• Kissing Cousins: Luis eventually gets involved with, and marries, his cousin Trining.
  • Latin Lover: Luis, the Basque/Ilocano mestizo, is a pretty mild version of this, but he's still pretty affectionate towards Trining, and makes a few green (i.e. dirty) jokes towards her, though more so after they're married. His father Don Vicente, even more Basque, is even more so, having had affairs with various women in his youth and still going to whorehouses in his later years—not to mention the two main chicks in his life: his Spaniard wife, and the Ilocana Nena, with whom he sires Luis.
  • Like Father, Unlike Son: Unlike to the point of being nearly total contrasts, particularly in class leaning. Luis—son of an old-school, feudalistic landowner—starts writing for and then editing a left-leaning magazine, and obviously sympathises more with the tenant and peasant class, unlike his father, who (as expected of a landlord) cites the necessity of force and state power in keeping order—even and especially against peasant unrest.
  • Lit Fic
  • Madwoman in the Attic: Don Vicente's Spaniard wife, who spent her final days shut up inside a tower room atop his provincial house.
  • Meaningful Name: The columnist Etang Papel (Spanish/Filipino for "paper"). It could be a nickname though.
  • No Celebrities Were Harmed: Eduardo Dantes, whose family hails from the Visayan regions of Iloilo and Negros, is a clear Expy of the Real Life Don Eugenio López Sr., who built a commercial empire that included power generation (Meralco), media (The Manila Chronicle & ABS-CBN), real estate and retail, and a local airline, among others.
  • The Ophelia: Nena, Luis and Victor's mother, ends up becoming this, calling out her sons' names everywhere and to every young man she sees. She eventually resurfaces years later in Mass (working in Father Jess' convent in the Manila slums).
  • Philosophical Novel
  • Praetorian Guard: In something of a cross between this and Private Military Contractors, Don Vicente keeps a corps of "civilian guards" surrounding his estates and in particular his house, which he rationalises as being necessary to defend from potential peasant uprisings. It's something Luis can never quite get over. Also Truth in Television—a lot of Filipino oligarchs, landowners, politicians and warlords invested a lot in private armies, ramping up private "defence spending" particularly after World War II, on the onset of the Huk Rebellion (precisely when this novel is set), and also as a way to terrorise electoral opponents.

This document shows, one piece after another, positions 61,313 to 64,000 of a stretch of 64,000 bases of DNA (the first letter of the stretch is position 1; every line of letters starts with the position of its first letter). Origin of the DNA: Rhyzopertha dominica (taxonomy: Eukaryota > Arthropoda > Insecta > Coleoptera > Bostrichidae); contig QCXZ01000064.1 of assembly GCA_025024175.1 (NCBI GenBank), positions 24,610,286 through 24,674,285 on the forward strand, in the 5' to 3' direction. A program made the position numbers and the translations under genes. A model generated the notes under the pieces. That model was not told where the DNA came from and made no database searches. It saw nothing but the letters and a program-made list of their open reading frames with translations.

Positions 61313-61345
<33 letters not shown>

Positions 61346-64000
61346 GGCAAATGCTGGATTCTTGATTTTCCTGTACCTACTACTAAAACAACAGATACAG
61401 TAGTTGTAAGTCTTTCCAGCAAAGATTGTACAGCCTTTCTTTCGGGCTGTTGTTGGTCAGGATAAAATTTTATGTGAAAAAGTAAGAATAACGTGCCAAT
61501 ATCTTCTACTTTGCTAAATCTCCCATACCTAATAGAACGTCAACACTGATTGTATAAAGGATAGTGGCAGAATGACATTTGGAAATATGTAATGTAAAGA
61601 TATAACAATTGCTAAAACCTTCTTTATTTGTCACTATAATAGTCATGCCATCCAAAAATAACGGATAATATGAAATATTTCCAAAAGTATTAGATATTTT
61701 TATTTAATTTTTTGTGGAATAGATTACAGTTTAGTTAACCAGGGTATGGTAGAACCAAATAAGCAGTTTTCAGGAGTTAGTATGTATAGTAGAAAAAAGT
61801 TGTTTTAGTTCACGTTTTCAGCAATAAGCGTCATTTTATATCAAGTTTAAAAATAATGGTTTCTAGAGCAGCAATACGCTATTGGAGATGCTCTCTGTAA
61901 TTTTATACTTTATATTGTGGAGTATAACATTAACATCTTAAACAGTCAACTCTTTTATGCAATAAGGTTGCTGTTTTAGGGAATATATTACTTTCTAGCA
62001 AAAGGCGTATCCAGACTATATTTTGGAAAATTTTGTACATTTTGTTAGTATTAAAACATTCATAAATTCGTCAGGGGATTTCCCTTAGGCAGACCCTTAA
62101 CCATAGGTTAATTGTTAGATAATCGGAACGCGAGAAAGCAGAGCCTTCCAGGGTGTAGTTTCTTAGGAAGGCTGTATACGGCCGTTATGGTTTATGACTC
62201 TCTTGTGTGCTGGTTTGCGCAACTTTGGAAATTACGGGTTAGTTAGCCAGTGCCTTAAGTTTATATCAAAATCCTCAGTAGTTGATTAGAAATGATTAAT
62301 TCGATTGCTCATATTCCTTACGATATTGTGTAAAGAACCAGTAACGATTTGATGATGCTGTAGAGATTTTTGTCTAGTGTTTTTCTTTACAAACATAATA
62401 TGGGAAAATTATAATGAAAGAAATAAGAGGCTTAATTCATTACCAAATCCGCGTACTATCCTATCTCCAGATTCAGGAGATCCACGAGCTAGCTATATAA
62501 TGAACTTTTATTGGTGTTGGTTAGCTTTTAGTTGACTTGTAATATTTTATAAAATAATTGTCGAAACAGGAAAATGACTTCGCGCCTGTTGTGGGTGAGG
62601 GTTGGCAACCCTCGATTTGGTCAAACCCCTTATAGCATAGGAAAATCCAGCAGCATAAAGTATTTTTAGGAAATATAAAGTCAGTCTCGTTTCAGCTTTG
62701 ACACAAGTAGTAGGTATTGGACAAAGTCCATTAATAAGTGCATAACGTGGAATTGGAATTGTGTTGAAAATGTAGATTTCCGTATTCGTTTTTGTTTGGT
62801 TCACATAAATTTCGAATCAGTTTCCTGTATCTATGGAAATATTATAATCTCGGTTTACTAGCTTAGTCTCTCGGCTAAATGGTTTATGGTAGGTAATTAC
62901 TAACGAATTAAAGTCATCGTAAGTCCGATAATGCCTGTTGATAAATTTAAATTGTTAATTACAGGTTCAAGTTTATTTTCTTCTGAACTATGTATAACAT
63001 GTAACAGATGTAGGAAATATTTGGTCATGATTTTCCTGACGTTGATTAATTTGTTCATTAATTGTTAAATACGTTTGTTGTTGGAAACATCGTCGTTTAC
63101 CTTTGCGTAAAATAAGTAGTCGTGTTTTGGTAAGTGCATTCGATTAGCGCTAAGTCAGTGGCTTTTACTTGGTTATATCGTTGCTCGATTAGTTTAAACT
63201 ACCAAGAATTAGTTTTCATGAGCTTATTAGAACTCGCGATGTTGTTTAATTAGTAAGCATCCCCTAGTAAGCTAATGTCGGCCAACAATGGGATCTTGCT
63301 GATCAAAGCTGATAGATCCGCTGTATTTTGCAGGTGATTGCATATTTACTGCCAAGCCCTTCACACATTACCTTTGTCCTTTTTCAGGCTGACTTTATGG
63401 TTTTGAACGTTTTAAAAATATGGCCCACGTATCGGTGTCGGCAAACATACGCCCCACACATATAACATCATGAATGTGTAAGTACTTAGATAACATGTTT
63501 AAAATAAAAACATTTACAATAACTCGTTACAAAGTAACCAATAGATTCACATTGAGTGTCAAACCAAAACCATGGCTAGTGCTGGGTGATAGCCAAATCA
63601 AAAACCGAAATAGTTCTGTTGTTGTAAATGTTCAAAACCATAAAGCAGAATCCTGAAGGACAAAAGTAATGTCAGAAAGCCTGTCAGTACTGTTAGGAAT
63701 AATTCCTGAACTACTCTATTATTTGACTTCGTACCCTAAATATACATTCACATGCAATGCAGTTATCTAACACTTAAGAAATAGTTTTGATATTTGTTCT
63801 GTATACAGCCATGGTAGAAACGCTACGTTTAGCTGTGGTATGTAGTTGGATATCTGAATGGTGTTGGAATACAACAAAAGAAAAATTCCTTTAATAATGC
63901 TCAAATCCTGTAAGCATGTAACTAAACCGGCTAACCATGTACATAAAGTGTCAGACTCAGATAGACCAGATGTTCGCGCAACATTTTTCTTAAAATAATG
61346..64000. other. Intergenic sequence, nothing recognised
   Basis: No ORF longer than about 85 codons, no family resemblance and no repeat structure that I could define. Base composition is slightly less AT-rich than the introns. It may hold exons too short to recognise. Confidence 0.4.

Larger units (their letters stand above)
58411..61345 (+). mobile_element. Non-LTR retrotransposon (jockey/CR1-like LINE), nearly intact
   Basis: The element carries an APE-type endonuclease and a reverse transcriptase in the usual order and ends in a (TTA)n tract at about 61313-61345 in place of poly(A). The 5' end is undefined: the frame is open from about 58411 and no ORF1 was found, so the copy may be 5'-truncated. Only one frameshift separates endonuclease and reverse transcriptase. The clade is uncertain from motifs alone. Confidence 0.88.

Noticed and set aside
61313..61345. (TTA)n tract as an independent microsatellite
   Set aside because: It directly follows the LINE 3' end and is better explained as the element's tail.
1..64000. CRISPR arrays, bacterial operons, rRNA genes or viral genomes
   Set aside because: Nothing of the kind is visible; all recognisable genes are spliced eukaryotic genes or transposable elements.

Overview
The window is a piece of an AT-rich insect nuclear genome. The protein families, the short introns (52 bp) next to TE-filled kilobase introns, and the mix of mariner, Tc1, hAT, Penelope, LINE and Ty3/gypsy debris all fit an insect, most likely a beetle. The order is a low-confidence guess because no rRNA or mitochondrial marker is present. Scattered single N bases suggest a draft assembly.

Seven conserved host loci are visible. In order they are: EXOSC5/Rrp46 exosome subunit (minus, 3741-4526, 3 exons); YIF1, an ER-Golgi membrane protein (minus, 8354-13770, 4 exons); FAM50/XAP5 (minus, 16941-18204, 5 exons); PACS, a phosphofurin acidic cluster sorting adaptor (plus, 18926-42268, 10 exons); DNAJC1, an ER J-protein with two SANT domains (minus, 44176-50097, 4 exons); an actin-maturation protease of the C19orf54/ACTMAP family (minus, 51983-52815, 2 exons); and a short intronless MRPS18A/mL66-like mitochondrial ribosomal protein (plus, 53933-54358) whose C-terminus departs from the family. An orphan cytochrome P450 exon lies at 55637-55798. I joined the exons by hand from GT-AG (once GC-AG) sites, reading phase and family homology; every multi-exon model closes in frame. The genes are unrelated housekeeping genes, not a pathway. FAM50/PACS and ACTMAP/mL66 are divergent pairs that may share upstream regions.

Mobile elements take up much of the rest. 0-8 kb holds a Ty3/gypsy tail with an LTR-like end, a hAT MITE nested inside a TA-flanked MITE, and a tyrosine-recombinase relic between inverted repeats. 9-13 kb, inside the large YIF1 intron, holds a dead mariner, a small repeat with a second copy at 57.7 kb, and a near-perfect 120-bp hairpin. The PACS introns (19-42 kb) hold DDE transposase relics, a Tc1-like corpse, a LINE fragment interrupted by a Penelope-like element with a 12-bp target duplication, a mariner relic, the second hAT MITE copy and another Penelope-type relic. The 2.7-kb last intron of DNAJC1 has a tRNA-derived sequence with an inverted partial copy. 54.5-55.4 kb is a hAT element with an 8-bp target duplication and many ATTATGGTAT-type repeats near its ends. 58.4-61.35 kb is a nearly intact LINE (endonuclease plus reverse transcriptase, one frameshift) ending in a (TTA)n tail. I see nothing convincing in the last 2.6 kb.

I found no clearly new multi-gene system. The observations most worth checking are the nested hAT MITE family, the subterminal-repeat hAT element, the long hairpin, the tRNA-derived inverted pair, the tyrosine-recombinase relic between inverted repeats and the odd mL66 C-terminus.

• Rebel Leader: Commander Victor of the Huk army. Luis' brother Vic—who shares the name—becomes the new Commander Victor after the original one dies.
  • La Résistance: The Huks (short for Hukbong Magpalaya ng Bayan, or "People's Liberation Army"), who are fighting for the rural masses' rights, denied as they've been for centuries by landed oligarchs like the Asperris.
  • Shut Up, Hannibal!: Luis quits his schooling at the conservative University of Santo Tomas after the friars in the administration censor out his editorials in the university paper and demand he write something less inimical to their interests. Luis, of course, doesn't budge, and when threatened with expulsion, he shuts up his friar inquisitors by beating them to the punch, having already made up his mind to quit.
  • Slobs Versus Snobs
  • Shout-Out: To T. S. Eliot—particularly to a poem he wrote, "The Waste Land", on which Luis' own "Changeless Land" appears to be unconsciously based, even if he's never read the former.
  • Suspiciously Similar Substitute / Expy Coexistence: Luis is this to Antonio Samson. Both are young men with Ilocano origins who grew up with intimate experience of poverty. Both left their poor circumstances, studied and eventually got jobs that involve a lot of writing. Their respective novels pick up their lives during the postwar Third Republic, when both quit their respective universities after they're snubbed by the faculty (though Luis was a student, while Tony was a professor). Both got involved (to different degrees) with the rich daughters of their respective employers. And both even had sex with their cousins, begetting a son in the process.
  • Title Drop: During the brothers' last meeting before the Huks move in on the Asperri house, taking advantage of the gap in defences while the current detachment is called away and Luis is awaiting its replacement.
  • Uptown Girl: Ester Dantes, daughter of one of the country's biggest oligarchs. Trining also counts for being Don Vicente's niece.
  • Your Days Are Numbered: From the novel's opening, it's clear Don Vicente's sick and slowly dying. He's generally an invalid in his house for the remaining time he spends in the novel. The brewing agrarian unrest seeping into his haciendas doesn't help either, and a central conflict in the story is Luis' recognition of his impending succession to the Hacienda Asperri and all the responsibilities—including and especially the unpleasant ones—that it entails.